The last several months have been very exciting I’ve gotten married to Jen, a wonderful woman and the love of my life. We had an eventful spring, anchored around planning our wedding. Everything worked out fantastically, though between our wedding plans and my extensive research work, I’ve had little time to throw ink on a piece of paper for fun. I did have some very nice flights though, sneaking out to take advantage of the several good soaring days back at my home at Blairstown, New Jersey. The soaring weather was tempered by extensive rains, though I managed several ridge flights, the best one a 1000km triangle in the Duckhawk. However, my flying was much more of a periodic in and out to the gliderport, a rare respite in a sea of busyness.
To celebrate our marriage, Jen and I decided to embark on a long honeymoon. I took the summer off from research so we could spend the most time together while she was off from teaching at her school. We are heading out west to tour the country, see the national parks, and for me to even do some flying in the Duckhawk. Mind you, the flying part was Jen’s idea. She seems to think it would be perfectly fine to head into the middle of the desert in Nevada in 100 degree heat so I could fly, so long as we then head out to California to see the Redwood Forest. This woman really loves me!
And to push my luck that much further, I wanted to see if I could swing a competition in the mix. With time on my hands while she was finishing up work in early June, I pleaded to go to the Standard/20M contest in Yoder, Kansas. Then she would fly in to Kansas City right after her work is done and we would drive off to the sunset on our honeymoon. It’ll spare you driving half way across the country, I said. Jen looked at my puppy dog eyes and figured oh alright then, and so five days after our wedding, I’m on the road to Kansas.
Marriages are all about compromises. And my compromise is that Jen wanted to see the country in a camper van. That’s another whole tangent to my spring busyness, because we got a 1999 Dodge Ram Van camper conversion, with a high top and decked out with amenities. We spent the spring getting it fixed up and livable for two months, with a propane stove, queen size bed, microwave, solar panels and battery electrical system, hot water heater/shower, portable air conditioner, etc., etc. There are compromises though. A 1999 Dodge is an old car; no cruise control and crappy gas mileage. I had to go 60-65 mph, cursing the occasional headwinds and hills while turning off over-drive and listening to the whine of the engine.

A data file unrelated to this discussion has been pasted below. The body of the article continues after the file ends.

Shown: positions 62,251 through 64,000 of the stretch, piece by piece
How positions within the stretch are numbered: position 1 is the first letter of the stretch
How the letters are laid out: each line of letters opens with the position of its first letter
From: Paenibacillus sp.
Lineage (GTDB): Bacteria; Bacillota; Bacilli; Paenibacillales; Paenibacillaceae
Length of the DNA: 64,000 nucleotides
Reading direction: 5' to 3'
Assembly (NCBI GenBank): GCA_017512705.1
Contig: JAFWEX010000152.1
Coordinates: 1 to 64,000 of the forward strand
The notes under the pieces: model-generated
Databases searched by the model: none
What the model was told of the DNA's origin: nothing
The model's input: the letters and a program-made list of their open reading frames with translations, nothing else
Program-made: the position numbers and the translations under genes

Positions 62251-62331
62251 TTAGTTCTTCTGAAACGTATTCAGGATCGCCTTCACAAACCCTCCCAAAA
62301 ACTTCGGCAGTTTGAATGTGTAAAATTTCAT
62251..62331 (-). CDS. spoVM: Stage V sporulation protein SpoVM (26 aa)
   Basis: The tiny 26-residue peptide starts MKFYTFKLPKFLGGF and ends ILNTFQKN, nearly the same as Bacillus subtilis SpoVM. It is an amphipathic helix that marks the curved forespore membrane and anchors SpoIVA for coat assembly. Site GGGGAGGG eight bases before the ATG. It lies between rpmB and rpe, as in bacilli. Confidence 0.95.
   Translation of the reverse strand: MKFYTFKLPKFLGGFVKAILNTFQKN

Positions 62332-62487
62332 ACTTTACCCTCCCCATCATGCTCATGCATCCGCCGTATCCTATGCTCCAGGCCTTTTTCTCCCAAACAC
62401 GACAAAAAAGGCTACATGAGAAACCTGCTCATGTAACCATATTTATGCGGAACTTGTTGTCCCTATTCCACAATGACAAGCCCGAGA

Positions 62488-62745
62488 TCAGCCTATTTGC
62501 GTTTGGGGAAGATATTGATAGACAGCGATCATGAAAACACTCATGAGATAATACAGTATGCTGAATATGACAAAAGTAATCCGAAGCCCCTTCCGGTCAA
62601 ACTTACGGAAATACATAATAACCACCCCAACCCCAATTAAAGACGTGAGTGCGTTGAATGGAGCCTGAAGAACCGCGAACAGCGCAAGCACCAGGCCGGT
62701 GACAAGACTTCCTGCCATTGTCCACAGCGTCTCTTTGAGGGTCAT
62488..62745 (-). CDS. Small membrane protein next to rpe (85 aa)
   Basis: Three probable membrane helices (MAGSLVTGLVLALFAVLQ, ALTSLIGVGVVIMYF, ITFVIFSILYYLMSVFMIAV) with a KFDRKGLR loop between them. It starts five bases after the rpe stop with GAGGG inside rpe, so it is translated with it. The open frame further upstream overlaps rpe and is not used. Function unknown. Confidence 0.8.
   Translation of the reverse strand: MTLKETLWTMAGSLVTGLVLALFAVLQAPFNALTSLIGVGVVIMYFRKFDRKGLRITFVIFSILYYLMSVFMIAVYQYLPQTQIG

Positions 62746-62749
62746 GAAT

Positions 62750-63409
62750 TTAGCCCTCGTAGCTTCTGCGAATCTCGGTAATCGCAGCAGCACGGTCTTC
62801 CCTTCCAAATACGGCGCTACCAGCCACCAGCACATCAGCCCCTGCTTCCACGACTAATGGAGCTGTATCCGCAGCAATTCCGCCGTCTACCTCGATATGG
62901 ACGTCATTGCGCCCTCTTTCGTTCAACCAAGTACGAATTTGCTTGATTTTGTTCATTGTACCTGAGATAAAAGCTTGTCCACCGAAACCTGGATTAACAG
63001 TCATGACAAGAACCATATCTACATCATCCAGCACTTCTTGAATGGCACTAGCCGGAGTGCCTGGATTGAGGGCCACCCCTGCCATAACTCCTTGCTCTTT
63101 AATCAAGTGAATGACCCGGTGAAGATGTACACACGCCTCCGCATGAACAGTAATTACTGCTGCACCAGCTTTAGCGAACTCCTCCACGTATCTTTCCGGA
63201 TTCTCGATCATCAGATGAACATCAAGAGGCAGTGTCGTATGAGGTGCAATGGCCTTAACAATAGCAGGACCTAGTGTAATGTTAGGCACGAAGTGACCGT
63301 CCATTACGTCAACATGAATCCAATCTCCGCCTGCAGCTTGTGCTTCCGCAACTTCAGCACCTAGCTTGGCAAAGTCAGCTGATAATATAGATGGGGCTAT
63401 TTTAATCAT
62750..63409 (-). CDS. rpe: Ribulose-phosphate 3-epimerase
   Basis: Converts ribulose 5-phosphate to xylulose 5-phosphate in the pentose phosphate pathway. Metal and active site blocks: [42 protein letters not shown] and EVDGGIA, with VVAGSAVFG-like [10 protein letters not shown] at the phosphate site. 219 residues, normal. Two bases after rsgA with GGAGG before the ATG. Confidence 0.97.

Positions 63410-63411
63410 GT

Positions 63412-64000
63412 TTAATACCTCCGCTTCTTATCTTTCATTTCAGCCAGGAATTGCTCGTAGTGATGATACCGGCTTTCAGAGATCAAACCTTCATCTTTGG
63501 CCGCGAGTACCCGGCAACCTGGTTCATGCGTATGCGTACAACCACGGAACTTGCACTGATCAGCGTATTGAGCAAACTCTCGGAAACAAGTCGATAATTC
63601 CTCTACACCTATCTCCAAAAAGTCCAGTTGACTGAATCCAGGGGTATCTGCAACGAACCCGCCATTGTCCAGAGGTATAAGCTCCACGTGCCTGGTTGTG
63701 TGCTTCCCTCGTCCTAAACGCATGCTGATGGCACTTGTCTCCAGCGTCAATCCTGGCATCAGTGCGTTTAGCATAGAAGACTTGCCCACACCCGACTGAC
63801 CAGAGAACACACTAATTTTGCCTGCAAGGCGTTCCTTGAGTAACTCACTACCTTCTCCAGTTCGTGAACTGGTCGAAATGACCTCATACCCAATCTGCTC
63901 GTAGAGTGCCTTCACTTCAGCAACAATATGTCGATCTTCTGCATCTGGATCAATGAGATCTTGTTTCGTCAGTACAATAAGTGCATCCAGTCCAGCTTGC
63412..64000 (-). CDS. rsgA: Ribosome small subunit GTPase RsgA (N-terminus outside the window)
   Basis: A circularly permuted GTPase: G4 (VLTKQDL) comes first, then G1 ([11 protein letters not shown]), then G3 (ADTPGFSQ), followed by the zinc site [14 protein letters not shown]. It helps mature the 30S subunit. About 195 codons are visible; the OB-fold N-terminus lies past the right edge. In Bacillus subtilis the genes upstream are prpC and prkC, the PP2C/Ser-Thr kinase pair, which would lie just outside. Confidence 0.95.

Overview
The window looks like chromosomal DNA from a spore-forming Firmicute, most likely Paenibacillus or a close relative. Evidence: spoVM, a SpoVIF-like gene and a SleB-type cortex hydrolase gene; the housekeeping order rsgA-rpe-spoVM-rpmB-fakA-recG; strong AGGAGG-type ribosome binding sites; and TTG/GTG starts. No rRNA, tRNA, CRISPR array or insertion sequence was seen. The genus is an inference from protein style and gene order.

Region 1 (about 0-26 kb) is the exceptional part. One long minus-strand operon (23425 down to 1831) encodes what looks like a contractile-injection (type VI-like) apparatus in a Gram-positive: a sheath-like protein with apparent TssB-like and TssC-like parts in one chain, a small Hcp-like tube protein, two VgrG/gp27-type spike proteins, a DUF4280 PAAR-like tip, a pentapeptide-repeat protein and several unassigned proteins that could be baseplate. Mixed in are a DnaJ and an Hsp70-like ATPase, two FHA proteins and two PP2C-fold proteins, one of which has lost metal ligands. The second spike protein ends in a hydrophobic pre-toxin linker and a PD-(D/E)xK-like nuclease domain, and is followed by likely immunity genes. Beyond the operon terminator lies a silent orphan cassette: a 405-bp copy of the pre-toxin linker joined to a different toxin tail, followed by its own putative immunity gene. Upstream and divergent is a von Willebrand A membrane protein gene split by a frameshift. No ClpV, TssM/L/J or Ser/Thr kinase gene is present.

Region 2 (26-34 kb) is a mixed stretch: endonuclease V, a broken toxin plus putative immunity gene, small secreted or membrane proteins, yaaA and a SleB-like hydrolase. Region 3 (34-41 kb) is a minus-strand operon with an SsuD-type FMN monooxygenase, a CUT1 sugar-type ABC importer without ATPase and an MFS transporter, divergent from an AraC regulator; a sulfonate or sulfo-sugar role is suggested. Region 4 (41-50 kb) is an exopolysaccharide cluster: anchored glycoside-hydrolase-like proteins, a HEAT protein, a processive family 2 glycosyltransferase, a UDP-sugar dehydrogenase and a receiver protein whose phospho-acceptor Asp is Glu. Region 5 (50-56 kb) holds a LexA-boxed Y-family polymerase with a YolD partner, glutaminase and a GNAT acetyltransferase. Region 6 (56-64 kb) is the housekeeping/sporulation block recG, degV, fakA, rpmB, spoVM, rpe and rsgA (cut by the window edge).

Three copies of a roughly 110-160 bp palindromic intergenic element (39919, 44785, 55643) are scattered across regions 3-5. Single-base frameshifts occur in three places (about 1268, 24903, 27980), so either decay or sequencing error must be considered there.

But driving along and daydreaming in the long Midwestern fields, I spent my time musing about the upcoming contest. This will being no ordinary meet for me, as I was to be flying in the two-seater class as a team with Noah Reitter. Noah just won the Sports Class Nationals at Mifflin in the glider attached to my hitch, and would be bringing the Harris Hill Duo Discus to the contest. We have flown a lot together, though mostly in separate gliders. We are looking forward to joining forces in the same ship and trying out a new form of team flying. We spoke extensively for what we want to do, splitting the workload by having me be in the back, focus on the strategic and tactical situation, whereas Noah would focus on flying the glider as best as he could. I would have the Flarm, glider computer, and in-flight weather to process and would always stay at least one step ahead of Noah and the glider. We are really excited to tinker with our team flying to see what works best. In fact, we are most looking forward to flying weak conditions, where this kind of approach is likely to work best.